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Modular Soft Robotic Gripper

Traditional rigid robotic grippers are widely used in industry, but gentle and adaptive manipulation is limited. Scientists [1, 2] found the bioinspired way to create multi-degree-of-freedom soft actuators with appropriate sensory capabilities. Authors produced soft mechatronic fingers using embedded 3D printing and use integrated ionogel soft sensors.

The manipulator consists of three fingers in a triangular orientation, which allows different grasping poses. They are comprised of an organic ionogel that provides reliable sensory feedback without hysteresis in conductivity. Sensors and actuators are embedded into fingers.

As a demonstration, we print soft fingers with two discrete fluidic networks that allows for tip, base, and full-finger actuation and multiple grasping motifs. Four soft resistive sensors - two curvature and two contact sensors - innervate each finger.

Presented gripper has two FEA networks for a base and tip actuator, that drive bending of the base and tip regions of the finger. But for other application it is possible to create actuators with an arbitrary number of free-form sensors and actuator networks. Future-proof looks embedding printing technique (EMB3D), where the fugitive and sensor inks are directly extruded into uncured elastomeric matrices through fine nozzles.

The fugitive ink is a viscoelastic gel of Pluronic F127 (...) that exhibits a solid-to-liquid transition around 2-5 C degree. The sensor ink is an organic ionogel comprised of 1-ethyl-3-methyl-imidazolium ethyl sulfate (Sigma) filled with 6 wt% fumed silica particles (Aerosil 380, Evonik), which impart the appropriate yield stress needed for printing.

 Production of gripper elements is multistages:
1. finger printing - 90 minutes,
2. curing overnight - 12 hour,
3. curing for 4 h at 80 C degree,
4. refrigerating to liquefy the fugitive ink - 1 hour,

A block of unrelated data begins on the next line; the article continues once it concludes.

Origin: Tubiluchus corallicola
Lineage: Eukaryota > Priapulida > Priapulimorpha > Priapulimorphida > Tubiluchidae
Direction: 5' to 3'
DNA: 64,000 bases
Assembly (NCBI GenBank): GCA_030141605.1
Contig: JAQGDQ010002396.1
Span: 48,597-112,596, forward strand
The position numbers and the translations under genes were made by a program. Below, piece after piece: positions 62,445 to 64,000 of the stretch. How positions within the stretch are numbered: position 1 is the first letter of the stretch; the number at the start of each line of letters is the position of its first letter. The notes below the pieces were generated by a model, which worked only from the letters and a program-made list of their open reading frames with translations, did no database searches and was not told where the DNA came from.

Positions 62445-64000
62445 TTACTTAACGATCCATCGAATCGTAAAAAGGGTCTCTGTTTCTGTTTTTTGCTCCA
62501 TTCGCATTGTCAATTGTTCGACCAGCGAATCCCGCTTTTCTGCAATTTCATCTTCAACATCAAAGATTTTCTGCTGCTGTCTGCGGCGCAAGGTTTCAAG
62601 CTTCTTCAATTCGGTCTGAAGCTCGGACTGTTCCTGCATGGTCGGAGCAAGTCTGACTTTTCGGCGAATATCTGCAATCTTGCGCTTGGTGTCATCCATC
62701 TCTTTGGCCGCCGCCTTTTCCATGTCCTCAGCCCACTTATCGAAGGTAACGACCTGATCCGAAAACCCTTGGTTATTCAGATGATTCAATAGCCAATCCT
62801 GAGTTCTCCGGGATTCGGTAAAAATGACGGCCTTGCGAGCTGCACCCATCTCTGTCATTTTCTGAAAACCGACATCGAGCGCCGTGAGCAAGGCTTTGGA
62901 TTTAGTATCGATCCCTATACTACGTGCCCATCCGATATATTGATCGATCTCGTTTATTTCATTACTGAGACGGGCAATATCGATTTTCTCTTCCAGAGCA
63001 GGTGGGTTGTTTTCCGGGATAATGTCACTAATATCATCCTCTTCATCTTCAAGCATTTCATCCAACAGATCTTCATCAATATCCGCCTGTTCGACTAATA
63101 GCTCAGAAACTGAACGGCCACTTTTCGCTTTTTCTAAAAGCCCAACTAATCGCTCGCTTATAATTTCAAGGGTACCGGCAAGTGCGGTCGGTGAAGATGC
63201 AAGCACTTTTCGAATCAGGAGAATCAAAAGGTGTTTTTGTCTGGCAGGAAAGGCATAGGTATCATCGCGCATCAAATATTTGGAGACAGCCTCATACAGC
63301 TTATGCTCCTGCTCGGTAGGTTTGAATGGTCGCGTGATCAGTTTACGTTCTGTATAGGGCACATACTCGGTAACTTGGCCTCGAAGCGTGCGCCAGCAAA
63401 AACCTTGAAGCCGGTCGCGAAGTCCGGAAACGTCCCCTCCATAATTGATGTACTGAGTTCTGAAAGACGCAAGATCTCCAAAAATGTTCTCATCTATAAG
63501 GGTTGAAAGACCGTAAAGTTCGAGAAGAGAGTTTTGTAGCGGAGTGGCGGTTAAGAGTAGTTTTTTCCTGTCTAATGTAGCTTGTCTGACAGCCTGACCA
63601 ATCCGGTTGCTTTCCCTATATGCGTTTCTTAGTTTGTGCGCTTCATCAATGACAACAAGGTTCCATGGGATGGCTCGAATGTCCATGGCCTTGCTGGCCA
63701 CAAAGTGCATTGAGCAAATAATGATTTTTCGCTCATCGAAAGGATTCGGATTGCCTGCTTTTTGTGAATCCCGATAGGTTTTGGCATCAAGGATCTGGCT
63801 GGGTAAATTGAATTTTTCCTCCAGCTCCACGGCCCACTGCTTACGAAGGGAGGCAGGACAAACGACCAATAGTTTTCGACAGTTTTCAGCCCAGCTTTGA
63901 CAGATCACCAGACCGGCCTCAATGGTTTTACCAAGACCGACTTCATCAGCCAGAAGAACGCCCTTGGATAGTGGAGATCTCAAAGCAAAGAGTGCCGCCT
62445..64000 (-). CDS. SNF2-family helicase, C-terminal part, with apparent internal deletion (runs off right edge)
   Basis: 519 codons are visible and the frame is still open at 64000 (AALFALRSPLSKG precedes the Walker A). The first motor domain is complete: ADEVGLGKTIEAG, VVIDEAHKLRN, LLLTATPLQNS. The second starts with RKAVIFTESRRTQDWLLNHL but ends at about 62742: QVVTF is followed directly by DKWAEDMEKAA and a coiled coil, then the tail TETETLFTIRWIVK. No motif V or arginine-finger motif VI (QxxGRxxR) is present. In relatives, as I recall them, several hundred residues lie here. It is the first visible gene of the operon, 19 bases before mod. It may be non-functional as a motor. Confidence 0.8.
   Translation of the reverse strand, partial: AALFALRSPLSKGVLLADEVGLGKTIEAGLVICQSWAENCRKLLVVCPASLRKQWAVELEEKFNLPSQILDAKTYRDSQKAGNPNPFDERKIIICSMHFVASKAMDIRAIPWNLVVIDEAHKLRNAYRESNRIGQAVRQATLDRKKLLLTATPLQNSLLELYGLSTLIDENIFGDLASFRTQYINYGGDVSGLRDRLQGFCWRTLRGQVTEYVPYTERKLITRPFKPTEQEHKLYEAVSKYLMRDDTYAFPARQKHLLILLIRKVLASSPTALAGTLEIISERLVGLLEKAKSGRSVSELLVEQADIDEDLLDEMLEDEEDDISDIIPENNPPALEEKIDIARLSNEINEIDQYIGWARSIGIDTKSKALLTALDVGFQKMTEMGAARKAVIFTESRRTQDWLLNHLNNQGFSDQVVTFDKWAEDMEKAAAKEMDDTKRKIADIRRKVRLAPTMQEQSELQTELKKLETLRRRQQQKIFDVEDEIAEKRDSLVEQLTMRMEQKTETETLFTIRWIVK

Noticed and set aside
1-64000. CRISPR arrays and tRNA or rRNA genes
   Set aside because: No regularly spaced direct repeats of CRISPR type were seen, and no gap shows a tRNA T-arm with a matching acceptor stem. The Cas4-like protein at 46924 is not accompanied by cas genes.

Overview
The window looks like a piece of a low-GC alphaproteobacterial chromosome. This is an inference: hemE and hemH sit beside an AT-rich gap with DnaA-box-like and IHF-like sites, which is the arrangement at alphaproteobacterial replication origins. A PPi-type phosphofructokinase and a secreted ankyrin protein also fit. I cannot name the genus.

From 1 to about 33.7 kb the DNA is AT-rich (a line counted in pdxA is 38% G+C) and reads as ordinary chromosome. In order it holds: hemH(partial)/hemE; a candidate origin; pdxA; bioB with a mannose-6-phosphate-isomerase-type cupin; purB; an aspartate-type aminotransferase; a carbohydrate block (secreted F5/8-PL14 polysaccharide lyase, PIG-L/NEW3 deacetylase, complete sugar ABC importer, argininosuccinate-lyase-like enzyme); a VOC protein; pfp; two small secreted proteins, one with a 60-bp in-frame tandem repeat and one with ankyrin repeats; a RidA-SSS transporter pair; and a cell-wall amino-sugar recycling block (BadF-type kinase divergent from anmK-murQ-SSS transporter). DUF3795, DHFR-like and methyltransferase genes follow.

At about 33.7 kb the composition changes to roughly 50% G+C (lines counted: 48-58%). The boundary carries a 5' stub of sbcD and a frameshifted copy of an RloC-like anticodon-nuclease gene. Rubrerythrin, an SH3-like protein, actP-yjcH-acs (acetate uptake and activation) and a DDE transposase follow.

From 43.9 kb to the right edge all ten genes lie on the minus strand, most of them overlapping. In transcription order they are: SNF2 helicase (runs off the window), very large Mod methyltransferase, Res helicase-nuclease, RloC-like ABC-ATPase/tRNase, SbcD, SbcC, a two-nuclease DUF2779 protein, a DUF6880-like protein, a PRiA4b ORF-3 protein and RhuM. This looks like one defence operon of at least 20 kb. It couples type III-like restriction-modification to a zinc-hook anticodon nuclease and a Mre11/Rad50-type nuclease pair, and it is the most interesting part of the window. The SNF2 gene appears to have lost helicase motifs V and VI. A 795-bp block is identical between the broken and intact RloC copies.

5. inserting 2 nozzles into the fingers' actuator matrix, through their back end and into the actuator network inlets,
6. filling the actuator networks with ice-cold water to remove any Pluronic F127,
7. removing residual water by heating the fingers in an oven for 2 hours at 80 C degree.

Fingers are actuated by inflating the actuator networks in 10 kPa intervals every 30 seconds using Festo pneumatic valve manifold. The maximum pressure is 200 kPa. The gripper is mounted to a UR5 robot arm (Universal Robots) using a 3D printed mount. The fingers are inflated using a MATLAB-controlled.
Scientists developed an algorithm for closed-loop, autonomous grasping of objects using the soft contact sensors in each finger and different grasping motifs. Algorithm guides the gripper to make robust contact with object before it tries to lift them.

 References:

[1] Homberg, B. S., Katzschmann, R. K., Dogar, M. R., & Rus, D. (2015, September). Haptic identification of objects using a modular soft robotic gripper. In 2015 IEEE/RSJ International Conference on Intelligent Robots and Systems (IROS) (pp. 1698-1705). IEEE.
[2]Truby, R. L., Katzschmann, R. K., Lewis, J. A., & Rus, D. (2019, April). Soft robotic fingers with embedded ionogel sensors and discrete actuation modes for somatosensitive manipulation. In 2019 2nd IEEE International Conference on Soft Robotics (RoboSoft) (pp. 322-329). IEEE.

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